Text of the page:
In a written decision dated October 2, 2017, the ALJ concluded that Lopez was not disabled within the meaning of the Social Security Act from her amended alleged onset date of January 18, 2012 through the date of the decision. R. 24. To arrive at this conclusion, the ALJ followed the Social Security Administration's (SSA's) five-step sequential evaluation process. At step one, the ALJ determined that Lopez had not engaged in substantial gainful activity since January 18, 2012. R. 16. At step two, the ALJ found that Lopez had the following severe impairments: right ankle osteoarthritis status post arthroscopy and debridement, fibromyalgia, gout, rheumatoid arthritis, lupus, migraines, obesity, asthma, major depression, anxiety disorder, PTSD, and cannabis dependence. R. 17. At step three, the ALJ determined that Lopez did not have an impairment or combination of impairments that met or medically equaled the severity of one of the listed impairments in 20 C.F.R. Part 404, Subpart P, Appendix 1. Id.

         After reviewing the record as a whole, the ALJ determined that Lopez had the residual functional capacity (RFC) to

perform light work as defined in 20 C.F.R. 404.1567(b) and 416.967(b) except that she can never climb ladders, ropes, or scaffolds. She can occasionally climb ramps or stairs, and occasionally balance, stoop, kneel, crouch, and crawl. She can have no exposure to excessive vibration, unprotected heights, hazardous machinery, or irritants such as fumes, odors, dust, gases, and poorly ventilated areas. She is limited to simple, routine tasks. She can work only in a low stress job, defined as having only occasional decision making and only occasional changes in work setting. She cannot work with a production quota, meaning no strict production standard and no rigid production pace.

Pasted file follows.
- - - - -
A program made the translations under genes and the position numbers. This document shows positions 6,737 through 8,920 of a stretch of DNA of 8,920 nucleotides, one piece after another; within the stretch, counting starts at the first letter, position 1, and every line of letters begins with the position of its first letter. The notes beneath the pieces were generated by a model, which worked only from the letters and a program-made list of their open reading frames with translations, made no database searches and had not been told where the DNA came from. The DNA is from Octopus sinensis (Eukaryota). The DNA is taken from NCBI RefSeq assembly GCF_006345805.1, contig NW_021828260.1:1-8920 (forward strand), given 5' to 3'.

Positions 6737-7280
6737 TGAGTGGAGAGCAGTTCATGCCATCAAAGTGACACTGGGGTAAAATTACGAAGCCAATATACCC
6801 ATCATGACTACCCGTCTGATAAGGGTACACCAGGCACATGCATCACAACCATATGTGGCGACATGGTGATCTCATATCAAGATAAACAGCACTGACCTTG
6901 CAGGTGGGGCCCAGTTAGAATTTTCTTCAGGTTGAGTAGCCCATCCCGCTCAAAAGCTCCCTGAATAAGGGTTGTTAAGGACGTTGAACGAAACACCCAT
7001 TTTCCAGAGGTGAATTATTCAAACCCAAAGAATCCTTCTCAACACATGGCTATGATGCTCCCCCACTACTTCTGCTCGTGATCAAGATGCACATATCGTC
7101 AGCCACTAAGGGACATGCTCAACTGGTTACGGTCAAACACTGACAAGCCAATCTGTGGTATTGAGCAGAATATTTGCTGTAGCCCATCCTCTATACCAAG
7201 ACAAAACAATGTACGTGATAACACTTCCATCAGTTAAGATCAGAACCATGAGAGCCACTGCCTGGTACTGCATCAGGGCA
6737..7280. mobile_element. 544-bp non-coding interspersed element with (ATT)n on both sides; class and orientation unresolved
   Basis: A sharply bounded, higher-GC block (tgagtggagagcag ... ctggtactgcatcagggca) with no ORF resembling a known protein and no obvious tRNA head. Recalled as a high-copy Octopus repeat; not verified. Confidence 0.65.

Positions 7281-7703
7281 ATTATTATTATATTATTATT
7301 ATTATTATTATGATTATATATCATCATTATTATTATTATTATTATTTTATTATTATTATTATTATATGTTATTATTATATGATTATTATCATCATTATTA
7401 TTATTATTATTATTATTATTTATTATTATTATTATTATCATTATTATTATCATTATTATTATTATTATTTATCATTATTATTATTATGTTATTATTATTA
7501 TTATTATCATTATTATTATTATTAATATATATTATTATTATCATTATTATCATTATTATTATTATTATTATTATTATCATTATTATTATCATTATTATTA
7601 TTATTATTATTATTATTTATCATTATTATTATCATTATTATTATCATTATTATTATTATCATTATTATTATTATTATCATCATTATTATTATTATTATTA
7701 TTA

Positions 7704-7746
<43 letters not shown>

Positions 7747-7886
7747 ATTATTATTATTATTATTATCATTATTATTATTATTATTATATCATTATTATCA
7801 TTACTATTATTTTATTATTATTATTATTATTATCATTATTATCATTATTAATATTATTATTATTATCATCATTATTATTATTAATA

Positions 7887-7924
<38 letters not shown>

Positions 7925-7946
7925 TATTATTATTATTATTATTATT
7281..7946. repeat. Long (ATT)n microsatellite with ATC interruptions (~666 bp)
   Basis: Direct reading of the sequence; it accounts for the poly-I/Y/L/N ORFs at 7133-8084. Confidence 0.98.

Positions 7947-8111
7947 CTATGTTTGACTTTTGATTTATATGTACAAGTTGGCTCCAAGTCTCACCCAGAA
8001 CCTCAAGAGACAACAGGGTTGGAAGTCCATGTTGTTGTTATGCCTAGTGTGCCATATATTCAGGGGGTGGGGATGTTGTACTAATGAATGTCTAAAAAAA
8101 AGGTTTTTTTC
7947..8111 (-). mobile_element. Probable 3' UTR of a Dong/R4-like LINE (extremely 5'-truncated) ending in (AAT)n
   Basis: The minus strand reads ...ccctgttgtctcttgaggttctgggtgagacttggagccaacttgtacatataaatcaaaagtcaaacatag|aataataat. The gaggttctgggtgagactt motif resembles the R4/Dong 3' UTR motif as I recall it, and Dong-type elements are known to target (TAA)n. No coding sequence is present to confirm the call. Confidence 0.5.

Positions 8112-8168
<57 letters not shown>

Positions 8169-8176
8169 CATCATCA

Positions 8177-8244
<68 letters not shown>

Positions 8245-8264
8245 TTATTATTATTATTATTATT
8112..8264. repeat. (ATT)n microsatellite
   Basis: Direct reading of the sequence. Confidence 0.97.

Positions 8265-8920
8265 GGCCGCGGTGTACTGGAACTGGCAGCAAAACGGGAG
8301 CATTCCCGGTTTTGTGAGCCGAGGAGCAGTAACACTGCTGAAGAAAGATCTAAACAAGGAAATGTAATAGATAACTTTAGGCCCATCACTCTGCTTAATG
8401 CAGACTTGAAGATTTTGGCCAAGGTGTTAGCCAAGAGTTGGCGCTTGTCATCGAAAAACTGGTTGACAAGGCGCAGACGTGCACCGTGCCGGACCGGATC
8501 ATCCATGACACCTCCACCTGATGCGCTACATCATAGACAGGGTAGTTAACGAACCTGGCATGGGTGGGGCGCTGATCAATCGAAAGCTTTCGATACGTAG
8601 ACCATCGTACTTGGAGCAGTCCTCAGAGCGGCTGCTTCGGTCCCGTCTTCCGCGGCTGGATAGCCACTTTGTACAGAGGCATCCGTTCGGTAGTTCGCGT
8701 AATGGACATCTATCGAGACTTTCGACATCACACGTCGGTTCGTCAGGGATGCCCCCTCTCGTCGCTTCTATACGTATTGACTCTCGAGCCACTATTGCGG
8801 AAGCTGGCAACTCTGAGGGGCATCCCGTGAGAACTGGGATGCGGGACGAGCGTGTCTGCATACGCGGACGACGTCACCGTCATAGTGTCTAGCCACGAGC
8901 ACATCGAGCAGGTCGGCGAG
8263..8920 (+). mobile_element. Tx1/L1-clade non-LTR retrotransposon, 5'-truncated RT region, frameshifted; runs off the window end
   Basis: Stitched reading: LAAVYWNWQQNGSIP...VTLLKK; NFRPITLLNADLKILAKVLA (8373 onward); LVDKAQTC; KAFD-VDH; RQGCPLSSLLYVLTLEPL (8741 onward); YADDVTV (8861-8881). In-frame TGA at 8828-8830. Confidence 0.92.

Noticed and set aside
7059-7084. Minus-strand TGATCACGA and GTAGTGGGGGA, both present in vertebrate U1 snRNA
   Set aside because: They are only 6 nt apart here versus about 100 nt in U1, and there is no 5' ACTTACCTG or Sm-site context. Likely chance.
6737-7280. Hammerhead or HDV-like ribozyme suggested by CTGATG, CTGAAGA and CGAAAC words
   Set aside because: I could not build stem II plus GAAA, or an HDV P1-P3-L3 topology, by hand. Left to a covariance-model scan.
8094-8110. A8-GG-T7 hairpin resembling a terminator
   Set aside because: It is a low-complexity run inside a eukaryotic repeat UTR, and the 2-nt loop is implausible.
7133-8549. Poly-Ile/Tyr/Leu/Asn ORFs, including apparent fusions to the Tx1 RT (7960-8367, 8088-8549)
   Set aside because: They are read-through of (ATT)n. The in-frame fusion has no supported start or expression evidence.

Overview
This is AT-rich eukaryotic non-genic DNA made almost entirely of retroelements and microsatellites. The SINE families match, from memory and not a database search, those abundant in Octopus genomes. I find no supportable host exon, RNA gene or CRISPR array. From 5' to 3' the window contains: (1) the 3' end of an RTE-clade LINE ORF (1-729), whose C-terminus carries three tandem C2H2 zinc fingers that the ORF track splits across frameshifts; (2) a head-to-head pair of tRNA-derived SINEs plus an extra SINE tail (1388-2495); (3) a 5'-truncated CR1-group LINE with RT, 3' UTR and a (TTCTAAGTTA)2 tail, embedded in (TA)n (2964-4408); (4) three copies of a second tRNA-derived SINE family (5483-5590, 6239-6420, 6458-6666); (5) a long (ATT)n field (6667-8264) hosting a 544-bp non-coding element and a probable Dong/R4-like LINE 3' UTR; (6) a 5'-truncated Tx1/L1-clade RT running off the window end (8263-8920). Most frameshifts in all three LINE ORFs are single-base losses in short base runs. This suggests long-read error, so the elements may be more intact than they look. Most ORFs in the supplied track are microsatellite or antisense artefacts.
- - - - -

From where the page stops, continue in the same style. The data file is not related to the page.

R. 19. At step four, the ALJ determined that Lopez was unable to perform any past relevant work. R. 23. At step five, the ALJ determined that there existed jobs in the national economy in significant numbers that Lopez could perform, such as cleaner (light), cashier (light), and usher/ticker-taker (light). R. 23-24. Based on these findings, the ALJ concluded that Lopez was not disabled under the Social Security Act. R. 24. After the ALJ's decision became final, Lopez commenced this action for judicial review.


         The Commissioner's decision will be upheld if the ALJ applied the correct legal standards and supported the decision with substantial evidence. 42 U.S.C. § 405(g); Jelinek v. Astrue, 662 F.3d 805, 811 (7th Cir. 2011). Substantial evidence is “such relevant evidence as a reasonable mind could accept as adequate to support a conclusion.” Schaaf v. Astrue, 602 F.3d 869, 874 (7th Cir. 2010). Although a decision denying benefits need not discuss every piece of evidence, remand is appropriate when an ALJ fails to provide adequate support for the conclusions drawn. Jelinek, 662 F.3d at 811. The ALJ must provide a “logical bridge” between the evidence and conclusions. Clifford v. Apfel, 227 F.3d 863, 872 (7th Cir. 2000).

         Additionally, the ALJ is expected to follow the SSA's rulings and regulations in making a determination. Failure to do so, unless the error is harmless, requires reversal. Prochaska v. Barnhart, 454 F.3d 731, 736-37 (7th Cir. 2006). In reviewing the entire record, the court does not substitute its judgment for that of the Commissioner by reconsidering facts, reweighing evidence, resolving conflicts in evidence, or deciding questions of credibility. Estok v. Apfel, 152 F.3d 636, 638 (7th Cir. 1998). Finally, judicial review is limited to the rationales offered by the ALJ. Shauger ...